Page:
Relationship of PPARG overexpression with prognostic parameters in papillary thyroid carcinoma
Objectives. PAX8/PPARG chromosomal rearrangement is frequently seen in thyroid cancer, and PPARG overexpression has been shown in the follicular variant of papillary thyroid carcinoma, but not in papillary thyroid carcinoma other than the follicular variant. The main aim of this study was to investigate the frequency of PPARG overexpression among papillary thyroid carcinoma and if there were any variants of papillary thyroid carcinoma with PPARG overexpression other than the follicular variant.
Methods. Immunohistochemical analysis of PPARG overexpression was performed using a PPARG monoclonal antibody in a series of 111 paraffin-embedded blocks of thyroid tumours. Of the patients in our study, 100 were diagnosed with papillary thyroid carcinoma, 9 with follicular adenoma and 2 with follicular carcinoma.
Results. PPARG staining was detected in 19 of the 111 cases. Sixteen patients with PPARG overexpression had papillary thyroid carcinoma and 3 had follicular adenoma.
Conclusions. PPARG overexpression was detected mainly in follicular-variant papillary thyroid carcinoma. Vascular invasion, lymphatic invasion, thyroid capsule invasion and lymph node positivity were lower in patients with PPARG overexpression.
The majority of thyroid cancers are well-differentiated tumours that develop from thyroid follicular cells 1. These tumours are histologically classified as papillary thyroid carcinoma (PTC), follicular thyroid carcinoma (FTC) and Hurthle cell carcinoma 2. Of all thyroid cancers, 79% are PTC, 13% FTC and 3% Hurthle cell carcinoma 1. The prognosis is excellent in most patients with well-differentiated thyroid carcinomas who receive proper diagnosis and treatment. The 5-year relative survival in PTC is higher than 99% in women at age 15-55 years and higher than 96% in men at age 15-55 years 3. Some subtypes of well-differentiated thyroid cancers are known to be more aggressive, and clinical and pathological prognostic factors are helpful in determining which patients will develop aggressive or recurrent disease 4.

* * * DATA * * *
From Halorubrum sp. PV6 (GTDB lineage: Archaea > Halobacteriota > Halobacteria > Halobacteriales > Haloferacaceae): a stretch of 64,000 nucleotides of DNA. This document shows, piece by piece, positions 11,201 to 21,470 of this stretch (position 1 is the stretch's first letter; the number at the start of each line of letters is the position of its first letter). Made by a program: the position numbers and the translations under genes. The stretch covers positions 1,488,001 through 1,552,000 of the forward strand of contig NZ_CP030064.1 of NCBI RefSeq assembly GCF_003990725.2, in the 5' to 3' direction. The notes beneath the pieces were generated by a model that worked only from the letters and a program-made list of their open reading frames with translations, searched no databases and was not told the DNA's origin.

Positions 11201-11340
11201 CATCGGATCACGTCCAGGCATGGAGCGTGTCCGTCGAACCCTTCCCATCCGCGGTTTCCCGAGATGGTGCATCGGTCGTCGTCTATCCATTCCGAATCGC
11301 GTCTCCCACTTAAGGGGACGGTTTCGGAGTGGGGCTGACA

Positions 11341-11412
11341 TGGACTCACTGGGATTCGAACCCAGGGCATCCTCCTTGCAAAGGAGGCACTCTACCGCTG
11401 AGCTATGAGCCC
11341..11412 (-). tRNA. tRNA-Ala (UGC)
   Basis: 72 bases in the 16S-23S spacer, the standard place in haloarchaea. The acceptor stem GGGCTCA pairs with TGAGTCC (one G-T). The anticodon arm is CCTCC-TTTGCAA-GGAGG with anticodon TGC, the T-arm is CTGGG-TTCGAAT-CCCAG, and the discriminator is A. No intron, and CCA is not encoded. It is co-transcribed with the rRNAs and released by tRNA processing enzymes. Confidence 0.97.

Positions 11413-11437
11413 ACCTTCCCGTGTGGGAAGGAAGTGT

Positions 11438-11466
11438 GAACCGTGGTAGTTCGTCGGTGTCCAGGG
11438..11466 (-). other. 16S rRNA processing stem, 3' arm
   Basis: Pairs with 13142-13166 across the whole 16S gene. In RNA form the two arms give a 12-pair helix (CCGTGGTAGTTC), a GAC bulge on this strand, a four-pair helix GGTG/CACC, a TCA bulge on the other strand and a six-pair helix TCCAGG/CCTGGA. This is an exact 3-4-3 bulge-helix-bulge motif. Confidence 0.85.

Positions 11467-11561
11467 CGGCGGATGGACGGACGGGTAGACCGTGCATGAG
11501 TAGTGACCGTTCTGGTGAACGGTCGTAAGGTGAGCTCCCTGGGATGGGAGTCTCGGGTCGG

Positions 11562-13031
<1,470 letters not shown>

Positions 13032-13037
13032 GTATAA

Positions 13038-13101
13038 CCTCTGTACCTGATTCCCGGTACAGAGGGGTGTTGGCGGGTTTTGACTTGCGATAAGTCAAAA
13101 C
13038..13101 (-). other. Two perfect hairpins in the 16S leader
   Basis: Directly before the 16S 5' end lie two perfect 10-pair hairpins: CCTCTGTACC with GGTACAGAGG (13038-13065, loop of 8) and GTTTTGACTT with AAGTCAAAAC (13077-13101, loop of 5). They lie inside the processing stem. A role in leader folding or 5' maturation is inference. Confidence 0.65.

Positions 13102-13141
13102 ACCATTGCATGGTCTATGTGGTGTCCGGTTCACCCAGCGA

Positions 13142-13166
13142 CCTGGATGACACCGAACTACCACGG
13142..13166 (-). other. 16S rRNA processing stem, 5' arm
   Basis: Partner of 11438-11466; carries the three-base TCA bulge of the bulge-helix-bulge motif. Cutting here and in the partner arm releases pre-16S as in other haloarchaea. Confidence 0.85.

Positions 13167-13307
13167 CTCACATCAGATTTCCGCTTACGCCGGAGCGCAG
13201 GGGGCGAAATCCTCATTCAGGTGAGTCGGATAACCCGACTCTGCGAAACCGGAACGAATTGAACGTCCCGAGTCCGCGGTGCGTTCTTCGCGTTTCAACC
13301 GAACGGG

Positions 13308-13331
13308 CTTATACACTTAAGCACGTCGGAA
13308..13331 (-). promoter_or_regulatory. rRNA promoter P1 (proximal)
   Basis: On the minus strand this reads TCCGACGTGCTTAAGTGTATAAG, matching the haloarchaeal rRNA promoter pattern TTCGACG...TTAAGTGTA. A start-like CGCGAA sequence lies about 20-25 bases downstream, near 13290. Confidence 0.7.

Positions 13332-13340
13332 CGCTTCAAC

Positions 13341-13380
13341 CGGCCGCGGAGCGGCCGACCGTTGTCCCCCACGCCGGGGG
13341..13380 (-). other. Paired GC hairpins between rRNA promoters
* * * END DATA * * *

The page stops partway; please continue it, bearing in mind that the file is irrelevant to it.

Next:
The PAX8/PPARG oncogene occurs as a result of stable translocation between PAX8, a transcription factor required for thyroid differentiation, and peroxisome proliferator receptor gamma (PPARG), a member of the steroid/thyroid nuclear receptor family (t [2; 3] [q13; p25]) 5. The existence of this translocation was detected only in FTC and follicular adenoma (FA) in one study 6, whereas in other studies the translocation was also detected in the follicular variant of PTC (FVPTC) 5,7. In the study by Nikiforova et al., it was observed that FTCs with PAX8/PPARG translocation were associated with more aggressive pathological prognostic parameters 6. The translocation of PPARG has been shown with PCR-based methods with better clarity, although the technique is too expensive to apply in all laboratories and settings. Immunohistochemistry (IHC) is an easy and inexpensive method to reveal protein expression in tissues and cells.
In this study, we investigated the presence of PPARG overexpression in PTC, FTC and FA with IHC. We also evaluated the histologic subtypes of tumours with PPARG overexpression and the relationship with prognostic parameters. The present study was performed to investigate the frequency of PPARG overexpression among PTC and if there were any variants of PTC with PPARG overexpression other than the follicular variant.
Materials and methods